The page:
According to Schindler China CEO Daryoush Zial, the company had more than 1.5 million elevators installed in more than 100 countries, with more than 200,000 located in China. Of these, Schindler was responsible for the maintenance of a little over 100,000, he said.
Zial noted that the company was aiming for all elevators it installed or serviced to be network connected, but could not provide a timeframe on when this would be achieved. He said this also would depend on the regulations in the local market, which might push for such systems to be connected.
Schindler currently was planning to run pilots of the new systems in China and Europe.
Wu Chou, Huawei's vice president and CTO of enterprise network product line, told ZDNet the partnership with Schindler was not exclusive and that Huawei remained open to collaborating with other operators in the sector.
Reiterating the complexity of elevators, Chou said hundreds of sensors were installed in one system alone, with several deployed just on the doors.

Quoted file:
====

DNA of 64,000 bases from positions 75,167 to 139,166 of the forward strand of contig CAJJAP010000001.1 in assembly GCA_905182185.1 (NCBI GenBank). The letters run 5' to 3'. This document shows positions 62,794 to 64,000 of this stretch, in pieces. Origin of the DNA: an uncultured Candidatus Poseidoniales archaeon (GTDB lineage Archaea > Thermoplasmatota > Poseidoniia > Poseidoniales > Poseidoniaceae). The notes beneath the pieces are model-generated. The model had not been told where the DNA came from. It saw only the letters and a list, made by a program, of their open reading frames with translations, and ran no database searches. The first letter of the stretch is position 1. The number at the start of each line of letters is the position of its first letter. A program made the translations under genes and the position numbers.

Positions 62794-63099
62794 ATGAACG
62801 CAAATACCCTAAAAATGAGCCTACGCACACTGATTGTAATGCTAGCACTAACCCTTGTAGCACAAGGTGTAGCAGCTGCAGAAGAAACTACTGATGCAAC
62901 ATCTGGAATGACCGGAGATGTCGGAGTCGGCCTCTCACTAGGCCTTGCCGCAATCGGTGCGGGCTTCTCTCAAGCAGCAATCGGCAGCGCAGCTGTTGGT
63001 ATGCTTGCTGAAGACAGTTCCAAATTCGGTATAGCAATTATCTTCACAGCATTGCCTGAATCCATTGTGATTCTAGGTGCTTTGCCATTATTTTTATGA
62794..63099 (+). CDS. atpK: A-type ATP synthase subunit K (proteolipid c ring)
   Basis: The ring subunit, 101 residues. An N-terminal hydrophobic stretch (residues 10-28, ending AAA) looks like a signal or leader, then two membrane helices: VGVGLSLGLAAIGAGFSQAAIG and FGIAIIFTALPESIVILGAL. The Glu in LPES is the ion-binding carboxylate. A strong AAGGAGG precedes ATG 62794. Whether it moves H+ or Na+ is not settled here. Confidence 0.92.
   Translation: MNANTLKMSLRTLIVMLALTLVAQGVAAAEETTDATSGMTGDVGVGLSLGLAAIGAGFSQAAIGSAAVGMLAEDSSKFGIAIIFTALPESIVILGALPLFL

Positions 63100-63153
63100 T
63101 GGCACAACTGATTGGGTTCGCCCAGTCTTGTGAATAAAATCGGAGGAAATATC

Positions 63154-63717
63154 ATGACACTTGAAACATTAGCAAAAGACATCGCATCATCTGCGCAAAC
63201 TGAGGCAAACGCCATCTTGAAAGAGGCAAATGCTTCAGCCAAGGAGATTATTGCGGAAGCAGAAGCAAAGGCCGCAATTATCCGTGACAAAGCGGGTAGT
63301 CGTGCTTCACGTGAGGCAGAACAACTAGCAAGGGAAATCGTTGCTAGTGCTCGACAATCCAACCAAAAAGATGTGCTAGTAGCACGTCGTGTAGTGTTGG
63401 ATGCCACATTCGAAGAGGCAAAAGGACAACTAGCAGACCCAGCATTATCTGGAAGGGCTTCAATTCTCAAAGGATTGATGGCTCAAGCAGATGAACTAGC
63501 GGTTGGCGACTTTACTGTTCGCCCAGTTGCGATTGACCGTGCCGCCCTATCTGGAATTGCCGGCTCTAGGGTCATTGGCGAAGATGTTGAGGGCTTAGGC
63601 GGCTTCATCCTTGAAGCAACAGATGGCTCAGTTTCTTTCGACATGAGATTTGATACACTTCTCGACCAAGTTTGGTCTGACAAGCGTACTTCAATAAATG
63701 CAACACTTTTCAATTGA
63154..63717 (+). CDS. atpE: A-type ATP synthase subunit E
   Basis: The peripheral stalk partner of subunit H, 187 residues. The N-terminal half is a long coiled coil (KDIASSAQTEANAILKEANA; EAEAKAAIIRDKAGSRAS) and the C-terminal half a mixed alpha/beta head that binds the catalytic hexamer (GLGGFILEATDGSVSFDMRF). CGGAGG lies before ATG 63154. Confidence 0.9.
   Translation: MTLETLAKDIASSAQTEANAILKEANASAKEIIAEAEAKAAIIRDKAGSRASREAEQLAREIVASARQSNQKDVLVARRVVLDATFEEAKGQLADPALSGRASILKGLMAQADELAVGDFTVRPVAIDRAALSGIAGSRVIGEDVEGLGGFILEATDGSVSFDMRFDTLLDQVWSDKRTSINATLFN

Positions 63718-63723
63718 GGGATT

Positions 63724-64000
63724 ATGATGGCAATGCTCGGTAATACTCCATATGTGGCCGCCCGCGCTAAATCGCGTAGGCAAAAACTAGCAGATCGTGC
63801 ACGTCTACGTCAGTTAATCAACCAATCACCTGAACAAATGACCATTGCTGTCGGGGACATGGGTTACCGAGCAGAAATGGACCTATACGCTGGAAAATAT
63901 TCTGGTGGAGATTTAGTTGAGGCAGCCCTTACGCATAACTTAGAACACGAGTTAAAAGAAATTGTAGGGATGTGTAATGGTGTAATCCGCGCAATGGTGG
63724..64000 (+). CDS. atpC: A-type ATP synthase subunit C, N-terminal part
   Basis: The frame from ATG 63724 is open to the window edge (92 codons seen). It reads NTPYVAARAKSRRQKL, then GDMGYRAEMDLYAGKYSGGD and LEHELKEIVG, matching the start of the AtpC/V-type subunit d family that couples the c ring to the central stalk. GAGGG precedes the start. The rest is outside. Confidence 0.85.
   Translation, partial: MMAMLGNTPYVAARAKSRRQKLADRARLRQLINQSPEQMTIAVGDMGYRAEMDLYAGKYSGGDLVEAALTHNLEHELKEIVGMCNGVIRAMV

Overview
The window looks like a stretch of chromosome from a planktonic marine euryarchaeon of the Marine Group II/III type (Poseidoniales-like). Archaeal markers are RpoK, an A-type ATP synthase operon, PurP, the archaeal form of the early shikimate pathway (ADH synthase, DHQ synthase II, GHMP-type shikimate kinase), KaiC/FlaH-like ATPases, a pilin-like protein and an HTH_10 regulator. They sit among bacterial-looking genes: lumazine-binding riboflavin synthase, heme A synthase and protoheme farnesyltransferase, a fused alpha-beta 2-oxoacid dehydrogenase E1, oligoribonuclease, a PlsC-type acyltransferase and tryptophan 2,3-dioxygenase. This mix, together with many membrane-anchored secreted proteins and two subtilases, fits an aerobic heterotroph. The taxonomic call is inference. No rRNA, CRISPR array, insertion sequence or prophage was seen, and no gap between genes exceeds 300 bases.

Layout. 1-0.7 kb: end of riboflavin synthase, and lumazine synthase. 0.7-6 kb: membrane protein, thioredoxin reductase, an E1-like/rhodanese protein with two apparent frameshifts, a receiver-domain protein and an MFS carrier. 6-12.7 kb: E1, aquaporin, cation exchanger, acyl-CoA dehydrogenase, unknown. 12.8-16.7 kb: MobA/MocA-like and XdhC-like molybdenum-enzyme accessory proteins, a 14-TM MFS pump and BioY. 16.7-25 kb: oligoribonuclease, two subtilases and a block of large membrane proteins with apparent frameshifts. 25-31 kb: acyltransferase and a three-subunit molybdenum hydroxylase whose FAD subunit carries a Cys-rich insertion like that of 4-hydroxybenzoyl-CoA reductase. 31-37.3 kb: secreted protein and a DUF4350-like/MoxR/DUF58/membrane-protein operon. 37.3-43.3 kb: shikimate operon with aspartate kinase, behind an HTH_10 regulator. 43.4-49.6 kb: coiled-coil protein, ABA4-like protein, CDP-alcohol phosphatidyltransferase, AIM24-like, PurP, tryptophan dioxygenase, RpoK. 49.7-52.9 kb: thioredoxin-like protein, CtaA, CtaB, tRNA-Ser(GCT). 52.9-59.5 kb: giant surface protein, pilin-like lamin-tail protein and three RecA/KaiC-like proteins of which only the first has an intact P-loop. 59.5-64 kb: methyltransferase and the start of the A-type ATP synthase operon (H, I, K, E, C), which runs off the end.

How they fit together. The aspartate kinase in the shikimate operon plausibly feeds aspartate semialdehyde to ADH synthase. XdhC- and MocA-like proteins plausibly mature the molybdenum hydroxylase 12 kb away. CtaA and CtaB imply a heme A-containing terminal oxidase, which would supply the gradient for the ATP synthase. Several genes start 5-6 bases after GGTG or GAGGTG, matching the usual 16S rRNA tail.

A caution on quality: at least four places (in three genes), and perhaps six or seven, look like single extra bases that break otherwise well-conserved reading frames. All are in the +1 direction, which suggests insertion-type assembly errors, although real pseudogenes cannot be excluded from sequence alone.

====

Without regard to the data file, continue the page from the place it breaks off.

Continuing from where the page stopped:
He explained that Huawei provided the IoT platforms and terminals as well as backend systems, leaving the manufacturing and deployment of sensors to its partners in the respective verticals because the production of such devices required domain knowledge. It would be critical, for instance, to know the best places to install the sensors so as to better monitor the performance of the elevators, he said.
Chou said Huawei was involved in other IoT deployments in other regions and markets including Africa and Egypt, where these systems were used to maintain power grids and streetlights. These IoT-enabled streetlights could automatically adjust the intensity of the light based on their environment, cutting down on power consumption by more than 80 percent, he said.